My husband has tsked and shaken his head while averting his eyes from me enough times that I sometimes step back and reconsider appropriateness of my actions, sometimes even BEFORE I act. On occasion, like yesterday in the stupidmarket, I have even managed self-control all by myself.
However, yesterday it was very hard not to do this:
Imagine little me, tired from a long Monday workday, pushing my cart through the produce department, hungry. I snort, take out my dumbphone, and take a picture, presumably of the hexagonal close packing of the apples. Next, you see me loading the cart with the equivalent of about twenty-five bags of potatoes, but I do so one potato at a time because, well, that seems to be the “deal.”
With the cart loaded down with one hundred pounds of potatoes, I forgo the rest of my shopping list, dig behind the ripped seam in the bottom of my purse for loose change, align my body parallel to the floor to push the cart, and head to the cashier. One by one, I load my one hundred pounds of potatoes on the conveyor. They roll around and try to get away, but I corral them in like a juggling sheepdog.
The cashier and bagger are intrigued but too polite to ask. So I keep my face neutral, too. Until it happens.
“That’ll be 98 dollars. Cash or credit?” cashier asks.
I smile and say, “Cash. I only have four quarters, and you can toss my two pennies of change in your jar.” I hold out the quarters and say, ” There’s something wrong with your scale. It’s about 97 dollars over.”
The bagger has, by now, caught all of the potatoes and bagged them up in dozens of plastic bags.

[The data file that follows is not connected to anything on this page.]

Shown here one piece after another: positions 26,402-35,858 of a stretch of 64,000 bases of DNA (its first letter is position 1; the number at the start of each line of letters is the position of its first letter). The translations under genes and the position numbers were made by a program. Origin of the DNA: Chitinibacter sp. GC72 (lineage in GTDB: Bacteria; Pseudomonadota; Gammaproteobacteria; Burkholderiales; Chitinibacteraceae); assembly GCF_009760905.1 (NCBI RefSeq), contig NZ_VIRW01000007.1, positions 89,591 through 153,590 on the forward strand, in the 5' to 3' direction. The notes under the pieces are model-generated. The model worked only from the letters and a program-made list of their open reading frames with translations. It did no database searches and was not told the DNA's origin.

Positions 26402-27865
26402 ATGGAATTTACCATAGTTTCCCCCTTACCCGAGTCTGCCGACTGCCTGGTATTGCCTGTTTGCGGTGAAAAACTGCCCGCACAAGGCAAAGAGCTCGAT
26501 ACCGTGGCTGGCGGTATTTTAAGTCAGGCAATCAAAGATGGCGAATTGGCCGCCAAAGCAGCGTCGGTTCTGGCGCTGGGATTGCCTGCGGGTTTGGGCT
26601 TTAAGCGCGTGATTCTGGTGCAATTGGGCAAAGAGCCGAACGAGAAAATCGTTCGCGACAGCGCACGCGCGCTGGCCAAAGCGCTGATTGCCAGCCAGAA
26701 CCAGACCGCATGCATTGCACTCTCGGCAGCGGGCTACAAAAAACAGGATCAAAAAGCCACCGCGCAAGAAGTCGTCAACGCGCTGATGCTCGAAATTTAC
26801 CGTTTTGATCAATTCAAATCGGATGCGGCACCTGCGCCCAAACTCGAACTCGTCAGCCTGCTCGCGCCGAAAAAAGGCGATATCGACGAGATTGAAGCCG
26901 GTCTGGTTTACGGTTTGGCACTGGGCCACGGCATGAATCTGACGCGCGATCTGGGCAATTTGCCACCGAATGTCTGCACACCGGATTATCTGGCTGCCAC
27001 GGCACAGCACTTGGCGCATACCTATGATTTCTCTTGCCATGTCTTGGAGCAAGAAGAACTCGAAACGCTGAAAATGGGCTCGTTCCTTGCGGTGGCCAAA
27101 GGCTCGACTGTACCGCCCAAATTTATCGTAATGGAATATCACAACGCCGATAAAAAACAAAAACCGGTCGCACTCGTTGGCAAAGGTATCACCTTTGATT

The cashier says, “No, ma’am, it says 98 dollars.”
“Check it for me. How much did you charge me for the potatoes per pound?”
She looks under her glasses at the stub of the printed receipt, breathes through her nose, and finally reports, “98 cents.”
So I go for it. “The sign in produce over the potatoes says they’re a penny a pound.”
“No, ma’am, you must’ve read it wrong. It’s 98 cents a pound.”
“Nope. They’re on some kind of super sale. Look. I took a picture.” And I show her this.
Like I said, I pictured doing all of this. And then I visualized Mike shaking his head, blowing his breath out his nose, and saying, “Laur” in his two-syllable way, and it shook me back to reality. It’s a sad reality. But I acknowledge quite an assorted list of things I cannot change (my brother’s mind, dog walkers who refuse to pick up poop, drivers who hang in the left lane) so I threw up my hands and bought coffee instead.
But, people, please. Be careful with decimals. They matter. Misplaced, they are as bad as fake news, alternative facts, false advertising, and not laughing at Melissa McCarthy.